She gleamed with excitement when describing her newest venture, “This is the first restaurant Dadapt will be designing. We are currently collaborating with an architect and the client very closely.”
For all things design and Dadapt, stay tuned for Shari’s next big project!
Unlike wireless lighting systems like Wi-Fi, Bluetooth Mesh is designed for large collections of devices, numbering into the thousands. Switches, HVAC, sensors, light fixtures, and shades can communicate with each other by forwarding a message, or command, across all the devices in that Bluetooth chain until reaching the destination to perform said operation, (i.e. turn ON the 3rd floor office lights). The communication, instead of passing through your WiFi router, comes from the originating device and travels from light fixture to sensor, to AC unit, to any other chain of Bluetooth Mesh enabled devices, like a Bluetooth highway or a body’s central nervous system, until the command reaches the lights on the 3rd floor.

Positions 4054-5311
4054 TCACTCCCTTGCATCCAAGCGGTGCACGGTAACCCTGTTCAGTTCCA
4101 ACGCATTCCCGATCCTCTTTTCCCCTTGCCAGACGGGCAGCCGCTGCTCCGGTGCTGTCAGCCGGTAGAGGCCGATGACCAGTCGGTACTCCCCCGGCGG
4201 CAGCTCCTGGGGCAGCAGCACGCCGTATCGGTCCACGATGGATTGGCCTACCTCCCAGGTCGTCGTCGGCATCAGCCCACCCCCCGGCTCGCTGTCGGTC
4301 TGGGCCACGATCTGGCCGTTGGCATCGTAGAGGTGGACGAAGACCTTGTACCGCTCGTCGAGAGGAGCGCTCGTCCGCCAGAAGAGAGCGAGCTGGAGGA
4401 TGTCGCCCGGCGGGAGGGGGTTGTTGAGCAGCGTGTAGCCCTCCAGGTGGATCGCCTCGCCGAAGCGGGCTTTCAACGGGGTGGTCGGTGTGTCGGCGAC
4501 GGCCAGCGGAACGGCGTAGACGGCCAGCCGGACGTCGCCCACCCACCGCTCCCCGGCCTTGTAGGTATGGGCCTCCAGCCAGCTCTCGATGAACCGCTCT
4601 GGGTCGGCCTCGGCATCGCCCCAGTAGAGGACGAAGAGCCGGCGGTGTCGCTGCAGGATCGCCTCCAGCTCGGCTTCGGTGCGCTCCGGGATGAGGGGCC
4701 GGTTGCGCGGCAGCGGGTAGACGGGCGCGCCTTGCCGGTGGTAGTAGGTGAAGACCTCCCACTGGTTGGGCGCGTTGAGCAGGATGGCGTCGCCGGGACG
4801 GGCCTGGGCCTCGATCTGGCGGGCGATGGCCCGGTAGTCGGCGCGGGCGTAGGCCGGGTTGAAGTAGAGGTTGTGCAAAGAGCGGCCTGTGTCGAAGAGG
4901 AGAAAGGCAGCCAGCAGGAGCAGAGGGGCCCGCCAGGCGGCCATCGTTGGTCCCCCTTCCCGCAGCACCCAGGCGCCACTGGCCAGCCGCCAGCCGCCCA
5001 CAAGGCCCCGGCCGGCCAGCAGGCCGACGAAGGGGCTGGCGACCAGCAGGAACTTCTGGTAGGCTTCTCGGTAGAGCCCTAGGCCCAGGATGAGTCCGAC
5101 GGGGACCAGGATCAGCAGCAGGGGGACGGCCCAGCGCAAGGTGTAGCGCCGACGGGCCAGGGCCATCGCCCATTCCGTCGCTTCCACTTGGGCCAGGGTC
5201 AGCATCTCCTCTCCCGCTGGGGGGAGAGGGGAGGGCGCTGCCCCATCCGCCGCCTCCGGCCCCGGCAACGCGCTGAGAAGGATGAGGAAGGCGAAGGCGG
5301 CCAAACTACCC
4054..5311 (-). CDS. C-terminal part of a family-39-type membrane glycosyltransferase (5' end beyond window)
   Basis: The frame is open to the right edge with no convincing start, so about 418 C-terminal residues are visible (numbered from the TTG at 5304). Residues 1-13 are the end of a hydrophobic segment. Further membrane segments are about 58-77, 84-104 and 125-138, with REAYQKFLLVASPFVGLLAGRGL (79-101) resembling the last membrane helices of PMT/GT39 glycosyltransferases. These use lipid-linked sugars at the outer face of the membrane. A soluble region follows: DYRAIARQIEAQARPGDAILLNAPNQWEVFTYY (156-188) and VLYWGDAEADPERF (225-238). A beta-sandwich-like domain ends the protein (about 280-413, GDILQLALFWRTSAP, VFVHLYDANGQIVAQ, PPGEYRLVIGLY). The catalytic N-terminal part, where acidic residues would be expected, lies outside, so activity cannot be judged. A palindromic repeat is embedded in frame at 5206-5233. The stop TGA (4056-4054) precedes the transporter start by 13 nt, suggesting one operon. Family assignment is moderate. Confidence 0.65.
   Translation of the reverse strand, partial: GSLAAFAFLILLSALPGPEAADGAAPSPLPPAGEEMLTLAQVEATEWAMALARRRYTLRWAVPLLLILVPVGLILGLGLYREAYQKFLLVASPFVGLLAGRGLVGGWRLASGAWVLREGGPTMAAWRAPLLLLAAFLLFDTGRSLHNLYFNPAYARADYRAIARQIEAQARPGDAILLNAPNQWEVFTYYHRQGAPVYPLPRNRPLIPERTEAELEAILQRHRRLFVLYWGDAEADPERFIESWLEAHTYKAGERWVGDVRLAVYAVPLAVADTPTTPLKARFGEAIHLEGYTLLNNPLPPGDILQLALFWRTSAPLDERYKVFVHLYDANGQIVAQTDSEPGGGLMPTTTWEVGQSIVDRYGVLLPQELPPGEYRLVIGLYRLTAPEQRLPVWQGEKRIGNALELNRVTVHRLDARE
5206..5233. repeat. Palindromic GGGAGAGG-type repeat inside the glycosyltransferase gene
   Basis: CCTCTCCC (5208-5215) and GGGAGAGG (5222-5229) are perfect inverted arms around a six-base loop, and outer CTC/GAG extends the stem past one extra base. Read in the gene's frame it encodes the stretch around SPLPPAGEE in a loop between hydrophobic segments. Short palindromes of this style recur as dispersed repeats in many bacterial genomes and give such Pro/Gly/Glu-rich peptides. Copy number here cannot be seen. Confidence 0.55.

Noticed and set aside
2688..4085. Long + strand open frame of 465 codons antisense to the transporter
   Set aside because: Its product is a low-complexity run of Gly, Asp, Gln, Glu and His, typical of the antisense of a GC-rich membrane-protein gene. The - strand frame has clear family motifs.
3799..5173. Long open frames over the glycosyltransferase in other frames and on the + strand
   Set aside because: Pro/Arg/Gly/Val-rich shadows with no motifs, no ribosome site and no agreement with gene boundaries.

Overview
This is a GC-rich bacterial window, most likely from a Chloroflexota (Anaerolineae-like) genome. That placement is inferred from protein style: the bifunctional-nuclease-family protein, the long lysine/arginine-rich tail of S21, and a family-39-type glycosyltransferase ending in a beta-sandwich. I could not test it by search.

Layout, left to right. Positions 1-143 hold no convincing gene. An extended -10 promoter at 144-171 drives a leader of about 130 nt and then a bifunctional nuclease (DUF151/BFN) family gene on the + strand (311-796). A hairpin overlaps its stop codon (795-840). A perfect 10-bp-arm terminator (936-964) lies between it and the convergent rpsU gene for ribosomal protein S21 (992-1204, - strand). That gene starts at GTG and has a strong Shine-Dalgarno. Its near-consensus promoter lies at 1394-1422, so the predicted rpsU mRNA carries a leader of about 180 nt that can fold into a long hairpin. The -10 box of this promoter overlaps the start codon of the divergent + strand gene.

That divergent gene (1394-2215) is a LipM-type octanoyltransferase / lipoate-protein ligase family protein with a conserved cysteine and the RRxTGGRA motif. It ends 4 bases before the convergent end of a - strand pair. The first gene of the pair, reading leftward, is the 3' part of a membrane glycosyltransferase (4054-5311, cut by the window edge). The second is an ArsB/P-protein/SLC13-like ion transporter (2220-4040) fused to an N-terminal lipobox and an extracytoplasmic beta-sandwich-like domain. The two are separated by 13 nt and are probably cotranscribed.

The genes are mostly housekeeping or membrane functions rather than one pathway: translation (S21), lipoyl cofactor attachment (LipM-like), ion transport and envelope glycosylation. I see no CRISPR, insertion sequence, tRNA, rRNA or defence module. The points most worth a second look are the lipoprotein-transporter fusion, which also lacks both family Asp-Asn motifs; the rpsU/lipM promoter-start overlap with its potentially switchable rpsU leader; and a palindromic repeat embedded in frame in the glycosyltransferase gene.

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It’s widely known that lighting can affect one’s mood — hence the common term mood lighting. But the degree at which your mood is affected by lighting might surprise you. In 2014, the Journal of Consumer Psychology published a study that found the more intense the lighting, the more affected and the more intense the participants’ emotions were — both positive and negative.